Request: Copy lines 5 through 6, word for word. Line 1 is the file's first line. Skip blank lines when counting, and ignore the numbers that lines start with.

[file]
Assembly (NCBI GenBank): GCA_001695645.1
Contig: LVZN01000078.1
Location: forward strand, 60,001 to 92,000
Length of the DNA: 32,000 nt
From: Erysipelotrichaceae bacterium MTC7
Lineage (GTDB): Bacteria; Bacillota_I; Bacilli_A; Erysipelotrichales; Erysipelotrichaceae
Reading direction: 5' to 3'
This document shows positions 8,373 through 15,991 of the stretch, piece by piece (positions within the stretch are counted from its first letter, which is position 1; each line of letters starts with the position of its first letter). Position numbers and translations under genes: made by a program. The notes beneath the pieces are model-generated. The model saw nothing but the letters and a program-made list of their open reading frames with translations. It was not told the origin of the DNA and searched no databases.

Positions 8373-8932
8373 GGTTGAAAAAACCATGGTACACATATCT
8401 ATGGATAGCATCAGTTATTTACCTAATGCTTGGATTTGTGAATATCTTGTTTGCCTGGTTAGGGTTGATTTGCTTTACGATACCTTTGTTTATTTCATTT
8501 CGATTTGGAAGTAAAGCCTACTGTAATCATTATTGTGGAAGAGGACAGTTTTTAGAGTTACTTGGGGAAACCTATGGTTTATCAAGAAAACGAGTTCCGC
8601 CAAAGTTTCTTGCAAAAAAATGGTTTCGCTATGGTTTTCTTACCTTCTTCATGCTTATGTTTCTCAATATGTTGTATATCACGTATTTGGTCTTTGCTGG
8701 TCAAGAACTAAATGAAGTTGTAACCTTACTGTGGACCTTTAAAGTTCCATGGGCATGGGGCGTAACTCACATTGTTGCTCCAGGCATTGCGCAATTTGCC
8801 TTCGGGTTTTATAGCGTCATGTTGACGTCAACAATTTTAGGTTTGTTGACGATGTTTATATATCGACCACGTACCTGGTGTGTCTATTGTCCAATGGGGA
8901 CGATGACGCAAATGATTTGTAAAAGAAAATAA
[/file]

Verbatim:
From: Erysipelotrichaceae bacterium MTC7
Lineage (GTDB): Bacteria; Bacillota_I; Bacilli_A; Erysipelotrichales; Erysipelotrichaceae